A little farther along the A590 is the River Leven, which leaves Windermere, the largest lake in the area, near Newby Bridge on a short, picturesque run to the estuary which it shares with the Crake. It is tidal below Lowood Bridge. The Leven is mainly privately owned by a club for which membership is by invitation only, but permits to fish game and coarse species are available for the upper reaches.

The lower river below ‘Fish House Rocks’, is controlled by the Lower Leven AA on a members-only basis.

It’s difficult water to fish, but these privileged anglers do well enough. Incidentally, members are allowed to share a rod with a friend, but with only one fishing at a time and the proviso that a member must be pre-sent at all times. Day permits at £1.50 each are issued by the Swan Hotel, Newby Bridge, to fish the 400 yards of their marina. Above that is the outflow from Windermere, which is free if you are in a boat. Though a boat is essential, waterborne anglers are, generally speaking, very successful here.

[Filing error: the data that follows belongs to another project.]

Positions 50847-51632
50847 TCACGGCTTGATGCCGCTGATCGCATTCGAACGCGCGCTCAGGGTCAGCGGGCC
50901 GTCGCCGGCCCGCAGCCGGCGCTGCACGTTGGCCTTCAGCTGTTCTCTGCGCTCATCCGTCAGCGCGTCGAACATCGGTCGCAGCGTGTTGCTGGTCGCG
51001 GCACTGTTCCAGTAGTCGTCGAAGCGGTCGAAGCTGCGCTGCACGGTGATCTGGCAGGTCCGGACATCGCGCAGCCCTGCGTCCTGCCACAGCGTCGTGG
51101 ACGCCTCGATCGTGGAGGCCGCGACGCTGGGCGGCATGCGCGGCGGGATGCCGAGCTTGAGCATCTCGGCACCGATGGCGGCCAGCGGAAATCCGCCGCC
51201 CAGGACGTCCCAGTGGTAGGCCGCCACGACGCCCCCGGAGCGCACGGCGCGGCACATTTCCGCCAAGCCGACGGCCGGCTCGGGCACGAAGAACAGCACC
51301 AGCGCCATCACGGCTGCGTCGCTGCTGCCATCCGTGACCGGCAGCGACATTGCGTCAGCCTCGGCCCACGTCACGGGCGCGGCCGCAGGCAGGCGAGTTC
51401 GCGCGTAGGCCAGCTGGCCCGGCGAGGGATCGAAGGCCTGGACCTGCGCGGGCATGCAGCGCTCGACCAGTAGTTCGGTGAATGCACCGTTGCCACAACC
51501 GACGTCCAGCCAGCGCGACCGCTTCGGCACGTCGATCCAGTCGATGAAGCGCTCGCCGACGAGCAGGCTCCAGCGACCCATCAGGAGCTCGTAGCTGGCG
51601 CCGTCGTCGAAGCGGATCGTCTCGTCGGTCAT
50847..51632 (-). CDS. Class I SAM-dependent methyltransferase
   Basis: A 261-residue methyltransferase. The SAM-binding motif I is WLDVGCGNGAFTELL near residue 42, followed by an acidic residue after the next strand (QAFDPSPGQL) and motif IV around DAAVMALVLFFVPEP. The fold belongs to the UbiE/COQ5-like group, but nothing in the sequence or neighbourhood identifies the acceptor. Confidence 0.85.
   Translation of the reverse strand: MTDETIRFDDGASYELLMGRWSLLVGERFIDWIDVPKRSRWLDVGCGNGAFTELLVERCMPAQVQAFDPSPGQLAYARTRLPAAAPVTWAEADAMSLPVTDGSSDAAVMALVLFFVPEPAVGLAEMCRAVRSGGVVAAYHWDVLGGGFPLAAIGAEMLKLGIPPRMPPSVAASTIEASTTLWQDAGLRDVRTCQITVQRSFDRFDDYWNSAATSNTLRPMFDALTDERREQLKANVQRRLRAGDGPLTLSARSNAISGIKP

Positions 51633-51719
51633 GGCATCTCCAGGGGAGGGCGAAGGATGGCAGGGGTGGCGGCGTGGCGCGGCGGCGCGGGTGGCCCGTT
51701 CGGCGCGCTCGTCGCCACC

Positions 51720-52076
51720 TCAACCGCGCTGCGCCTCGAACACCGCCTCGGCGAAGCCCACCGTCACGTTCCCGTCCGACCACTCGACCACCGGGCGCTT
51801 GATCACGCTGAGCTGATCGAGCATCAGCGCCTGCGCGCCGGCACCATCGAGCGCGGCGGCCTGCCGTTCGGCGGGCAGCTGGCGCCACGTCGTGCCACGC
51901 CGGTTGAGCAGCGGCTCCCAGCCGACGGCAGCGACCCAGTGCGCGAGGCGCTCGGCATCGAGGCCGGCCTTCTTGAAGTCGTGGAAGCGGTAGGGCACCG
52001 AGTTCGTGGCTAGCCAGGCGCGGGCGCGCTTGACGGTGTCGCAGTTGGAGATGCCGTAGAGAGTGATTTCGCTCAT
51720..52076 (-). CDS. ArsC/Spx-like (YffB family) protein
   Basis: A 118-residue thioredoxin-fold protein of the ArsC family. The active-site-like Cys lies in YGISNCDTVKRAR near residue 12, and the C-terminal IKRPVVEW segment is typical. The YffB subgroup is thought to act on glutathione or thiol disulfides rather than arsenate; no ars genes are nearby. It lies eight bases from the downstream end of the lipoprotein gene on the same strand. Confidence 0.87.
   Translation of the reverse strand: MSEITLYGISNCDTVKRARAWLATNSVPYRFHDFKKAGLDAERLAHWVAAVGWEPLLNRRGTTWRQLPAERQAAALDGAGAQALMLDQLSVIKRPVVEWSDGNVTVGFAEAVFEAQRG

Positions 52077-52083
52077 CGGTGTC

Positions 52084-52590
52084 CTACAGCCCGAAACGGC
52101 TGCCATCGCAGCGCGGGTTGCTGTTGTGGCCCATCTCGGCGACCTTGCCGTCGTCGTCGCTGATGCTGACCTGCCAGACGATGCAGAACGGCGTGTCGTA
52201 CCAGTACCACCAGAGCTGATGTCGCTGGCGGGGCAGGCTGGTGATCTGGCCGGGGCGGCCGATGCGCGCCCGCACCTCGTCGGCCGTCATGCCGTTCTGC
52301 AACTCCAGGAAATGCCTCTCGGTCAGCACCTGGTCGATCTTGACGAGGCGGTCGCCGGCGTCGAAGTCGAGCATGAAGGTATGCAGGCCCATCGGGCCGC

Moving farther into old Lanca-shire, one reaches the little River Eea, a brown trout and sea trout water, with fishing controlled by Cark and District Angling Association on a member only basis. The next notable estuary easily reached from the A590 is that shared by the rivers Gilpin and Kent. The former provides fishing for brown trout and sea trout with some late salmon. Although privately owned, permission may be obtained from some riparian owners and farmers, and enquiries should be made locally.